Editor's note: This is the second installment of NBC Sports California's "20 questions facing Kings" series that will look into pressing matters for the team once the NBA returns.

When the Kings went bargain hunting after three big splurges in free agency last summer, they found a gem in Richaun Holmes. 

Less than a week into the 2019-20 season, Holmes had already taken Dewayne Dedmon’s starting job and it wasn’t long before he was one of the Kings’ most consistent contributors.

Holmes started 33 straight games before tearing the labrum in his right shoulder on Jan. 6. He missed 25 games with the injury and when he returned, the Kings were bringing him off the bench initially while he found his rhythm.

Before the postponement of the Kings and Pelicans game on Mar. 11, Holmes was announced as the starter for Sacramento, although he likely would have been on a minutes restriction.

There is a tremendous amount of uncertainty as to how the NBA will move forward from here. If and when the season does return, Holmes will likely be the Kings starting center moving forward, but should they address the position again in free agency when the offseason begins?

Nuts and Bolts

The Kings had no idea that Holmes would fit so seamlessly into their rotation. If they did, perhaps Holmes would have received the three-year, $39 million deal that Dedmon received. 

As it stands, the Kings have Holmes under contract at less than $5 million this season and a little over $5 million next year, making him one of the better bargains in the NBA. 


The 26-year-old made it clear on this week’s Purple Talk podcast that he believes he’s found a home in Sacramento and would love to finish his career in a Kings uniform. 


There is a lot to like about Holmes as a player. Initially thought of as more of an energy big with a defensive mindset, he has developed himself into a refined offensive weapon as well.

When the season was placed on hold, Holmes’ true shooting percentage of 68.5 percent ranked second only to the Jazz’s Rudy Gobert amongst NBA starting centers. 

Holmes plays to his strengths, playing the roll man in the pick-and-roll, getting offensive rebounds and put backs, and never straying far from the rim. Of his 322 shot attempts, 273 came within 10 feet of the basket, with 186 of those shots coming inside of three feet. 

On the glass, Holmes has room to improve. He ranks outside the top 20 in both offensive and defensive rebounding rates amongst NBA starters. 

Holmes leads the Kings in offensive, defensive and total rebounds per game on the season, but there is room for improvement.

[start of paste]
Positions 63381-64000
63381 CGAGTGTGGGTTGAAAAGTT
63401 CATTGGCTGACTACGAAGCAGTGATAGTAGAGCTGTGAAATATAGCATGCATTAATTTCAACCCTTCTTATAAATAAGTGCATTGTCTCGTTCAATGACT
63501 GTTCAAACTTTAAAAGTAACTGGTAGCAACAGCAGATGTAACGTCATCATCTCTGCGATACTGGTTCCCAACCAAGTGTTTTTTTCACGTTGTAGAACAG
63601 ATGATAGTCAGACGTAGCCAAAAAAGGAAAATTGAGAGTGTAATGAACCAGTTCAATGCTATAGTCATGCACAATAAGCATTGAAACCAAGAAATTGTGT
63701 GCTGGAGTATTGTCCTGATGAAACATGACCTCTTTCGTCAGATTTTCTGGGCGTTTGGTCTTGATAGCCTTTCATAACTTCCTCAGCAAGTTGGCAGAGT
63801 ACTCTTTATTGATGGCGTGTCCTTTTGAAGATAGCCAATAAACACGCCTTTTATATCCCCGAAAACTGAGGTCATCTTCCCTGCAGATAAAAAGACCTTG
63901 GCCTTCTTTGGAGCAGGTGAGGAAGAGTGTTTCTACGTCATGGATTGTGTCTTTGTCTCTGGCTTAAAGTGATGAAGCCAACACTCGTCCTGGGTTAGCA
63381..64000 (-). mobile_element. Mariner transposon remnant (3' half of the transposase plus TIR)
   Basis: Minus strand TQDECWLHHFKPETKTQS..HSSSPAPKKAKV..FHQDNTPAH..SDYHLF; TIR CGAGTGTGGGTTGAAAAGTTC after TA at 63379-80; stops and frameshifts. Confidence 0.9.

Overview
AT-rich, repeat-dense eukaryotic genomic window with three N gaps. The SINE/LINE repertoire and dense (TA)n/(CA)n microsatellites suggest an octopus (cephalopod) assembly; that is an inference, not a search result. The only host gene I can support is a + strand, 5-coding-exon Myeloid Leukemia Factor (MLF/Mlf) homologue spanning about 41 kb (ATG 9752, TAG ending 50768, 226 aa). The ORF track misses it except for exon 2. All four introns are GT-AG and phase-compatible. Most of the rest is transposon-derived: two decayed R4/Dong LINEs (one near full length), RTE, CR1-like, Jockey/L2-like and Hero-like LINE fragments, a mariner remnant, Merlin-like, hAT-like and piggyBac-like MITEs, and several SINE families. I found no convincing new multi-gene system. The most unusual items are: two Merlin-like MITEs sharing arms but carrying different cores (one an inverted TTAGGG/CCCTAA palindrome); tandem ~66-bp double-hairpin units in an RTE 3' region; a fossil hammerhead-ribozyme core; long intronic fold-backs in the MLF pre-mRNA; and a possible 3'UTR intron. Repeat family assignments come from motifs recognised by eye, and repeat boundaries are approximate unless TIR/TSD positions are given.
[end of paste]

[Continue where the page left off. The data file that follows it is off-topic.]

On the defensive side of the ball, Holmes is a hustle player that leads the team in blocks at 1.4 per game and also chips in a steal per game. With Holmes on the court, the Kings run a defensive rating of 110.8. With him off the court, that number spikes to 112.7.

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Holmes is one of those players where his overall stats don’t tell the entire story. His hustle and energy are an intangible that the Kings needed. His ability to be extremely effective as a fifth option on the offensive end makes him a nice fit for a team with a lot of offensive weapons.

If the Kings ever get back to playing at a frenetic pace, Holmes is a perfect rim runner for their offense. His ability to score above the rim in the pick-and-roll game helps keep defenses honest.

As a defender, Holmes makes the Kings better and he has the ability to hide some of the deficiencies of his teammates. 

Holmes is also an extremely hard worker and a good locker room presence. He’s unselfish and plays to his strengths about as well as any player in the league. 


In the modern NBA, you would like to see your bigs be able to stretch the floor on occasion with the three-point shot. Holmes showed an ability to do this a few years back, but his game is better suited for playing around the rim.

While he is a tremendous athlete, Holmes is slightly undersized to go up against some of the bigger fives in the league. He can get shoved around a bit against bulkier players, although he makes up for some of that deficiency with quickness and tenacity.


His rebounding numbers have to improve if he is going to play 30+ minutes per game, but he is a willing learner and has taken positive steps almost every year in the league. 

There is also a concern as to how Holmes will fit with Marvin Bagley, but the former No. 2 overall played a total of 13 games for the Kings before the shutdown began. 

Holmes is better suited to play alongside a power forward like Nemanja Bjelica or Harrison Barnes who can stretch the floor, but there are decades of NBA film showing creative ways to use two conventional bigs together on the court. 

Is Holmes the long term solution at center for the Kings?

The easy answer is yes, but it might be more complex than that. 

There may come a time when the Kings shift Bagley to the center position or another player comes along through trade or the draft, but Holmes is more than a stop-gap. 

At 26, Holmes fits the age of the team perfectly. He has the ability to run the floor with De’Aaron Fox and the rest of the squad. He plays to his strengths and understands his role.

Sacramento will need to keep a player like Alex Len on the roster to battle some of the bigger centers in the league, but that seems like a small price to pay.

[Related: Holmes loves Sacramento, hopes to finish career with Kings]

Holmes is efficient on both ends of the court, he fits the scheme and ideology of the squad and he’s shown that he can impact a game without having to be featured. He also wants to be in Sacramento and has instantly become part of the community. 

Whether he’s a starter for years to come or a major minute reserve, someone needs to do the dirty work and the Kings are better for having Holmes on the roster.